# What numbers are possible for the fractional chromatic numbers?

Question: What numbers are possible as fractional chromatic numbers?

Clearly, all nonnegative integers are possible, just use the complete graph $$K_n$$ on $$n$$ vertices. Also, if we limit our scope to only finite simple graphs, then irrational numbers cannot be fractional chromatic numbers.

For nonintegers, it is clear that fractional chromatic numbers have to be $$\geq 2$$, because if the graph has an edge, then at least $$2n$$ colours are needed for the two connected vertices if we assign $$n$$ colours to a vertex.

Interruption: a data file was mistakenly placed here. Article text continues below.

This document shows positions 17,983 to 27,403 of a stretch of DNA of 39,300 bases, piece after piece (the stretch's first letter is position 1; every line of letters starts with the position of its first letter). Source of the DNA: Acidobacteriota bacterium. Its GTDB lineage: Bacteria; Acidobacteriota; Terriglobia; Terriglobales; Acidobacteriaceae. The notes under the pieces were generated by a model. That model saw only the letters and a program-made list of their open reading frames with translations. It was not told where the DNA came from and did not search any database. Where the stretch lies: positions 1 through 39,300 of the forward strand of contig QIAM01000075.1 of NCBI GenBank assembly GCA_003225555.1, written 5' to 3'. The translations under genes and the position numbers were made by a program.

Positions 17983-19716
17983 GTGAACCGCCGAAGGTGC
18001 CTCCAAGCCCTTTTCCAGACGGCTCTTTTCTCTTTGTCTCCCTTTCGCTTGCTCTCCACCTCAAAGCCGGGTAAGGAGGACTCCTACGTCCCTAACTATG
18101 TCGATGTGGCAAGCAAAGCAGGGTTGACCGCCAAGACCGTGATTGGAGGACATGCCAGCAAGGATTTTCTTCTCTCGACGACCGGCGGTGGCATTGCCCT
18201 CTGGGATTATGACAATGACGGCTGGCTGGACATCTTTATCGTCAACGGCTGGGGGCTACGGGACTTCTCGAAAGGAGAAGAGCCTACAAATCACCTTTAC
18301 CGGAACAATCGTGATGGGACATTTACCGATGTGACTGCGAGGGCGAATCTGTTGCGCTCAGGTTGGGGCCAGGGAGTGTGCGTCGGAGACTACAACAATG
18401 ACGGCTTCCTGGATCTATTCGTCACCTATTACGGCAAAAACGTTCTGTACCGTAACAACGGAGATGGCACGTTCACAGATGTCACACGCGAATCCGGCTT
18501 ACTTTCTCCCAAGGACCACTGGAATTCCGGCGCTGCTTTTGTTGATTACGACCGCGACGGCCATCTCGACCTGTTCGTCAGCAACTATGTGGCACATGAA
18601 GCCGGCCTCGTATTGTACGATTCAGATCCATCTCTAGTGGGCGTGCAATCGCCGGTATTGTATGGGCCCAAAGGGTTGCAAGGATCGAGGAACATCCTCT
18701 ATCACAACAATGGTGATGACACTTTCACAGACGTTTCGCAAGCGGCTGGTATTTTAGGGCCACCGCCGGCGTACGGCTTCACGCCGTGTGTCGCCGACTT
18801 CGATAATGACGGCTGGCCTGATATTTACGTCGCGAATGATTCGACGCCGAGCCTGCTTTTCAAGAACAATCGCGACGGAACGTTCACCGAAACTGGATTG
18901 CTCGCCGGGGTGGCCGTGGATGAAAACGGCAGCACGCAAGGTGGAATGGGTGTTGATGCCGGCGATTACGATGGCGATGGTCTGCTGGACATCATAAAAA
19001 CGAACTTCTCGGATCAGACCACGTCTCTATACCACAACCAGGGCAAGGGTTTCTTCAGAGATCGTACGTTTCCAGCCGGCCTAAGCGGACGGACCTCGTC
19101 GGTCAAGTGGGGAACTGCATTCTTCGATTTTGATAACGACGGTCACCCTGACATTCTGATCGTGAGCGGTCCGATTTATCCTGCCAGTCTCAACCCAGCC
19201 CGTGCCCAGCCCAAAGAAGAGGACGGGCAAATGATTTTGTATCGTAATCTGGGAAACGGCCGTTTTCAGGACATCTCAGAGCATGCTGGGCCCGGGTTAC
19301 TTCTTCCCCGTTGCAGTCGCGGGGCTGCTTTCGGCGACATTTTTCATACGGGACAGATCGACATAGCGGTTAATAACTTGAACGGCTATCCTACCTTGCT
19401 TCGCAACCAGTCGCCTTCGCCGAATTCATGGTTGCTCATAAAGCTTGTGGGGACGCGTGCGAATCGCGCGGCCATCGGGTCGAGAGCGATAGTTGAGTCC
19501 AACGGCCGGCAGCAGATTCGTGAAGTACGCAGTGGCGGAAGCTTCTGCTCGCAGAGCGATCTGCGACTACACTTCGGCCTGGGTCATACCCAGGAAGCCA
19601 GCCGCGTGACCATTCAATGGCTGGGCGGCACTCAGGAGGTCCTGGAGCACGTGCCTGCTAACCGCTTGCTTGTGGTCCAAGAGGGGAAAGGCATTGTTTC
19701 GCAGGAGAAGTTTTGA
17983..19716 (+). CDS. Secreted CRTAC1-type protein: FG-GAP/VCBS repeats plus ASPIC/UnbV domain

There are hence two main questions here:

1. Can every rational number $$\geq 2$$ be the fractional chromatic number of a finite simple graph?
2. Can every number $$\geq 2$$ be the fractional chromatic number of an infinite simple graph?
• The Kneser graph $KG(n, k)$ with $k<n-1$ has fractional chromatic number $n/k$, so that gives you all fractions $(2k+b)/k$ with $n=2k+b$ and $k\geq 2$. mathworld.wolfram.com/FractionalChromaticNumber.html Commented Nov 3, 2021 at 17:00

For 2, for irrational $$r>2$$, consider a strictly increasing sequence of rationals $$(r_i)_{i=1}^n$$ converging to $$r$$, where all $$r_i\geq2$$. Then take a disjoint union of all the Kneser graphs corresponding to each $$r_i$$. That is, given $$r_i=\frac{p_i}{q_i}$$, construct the Kneser graph $$KG(p_i, q_i)$$, and take the disjoint union of all these Kneser graphs.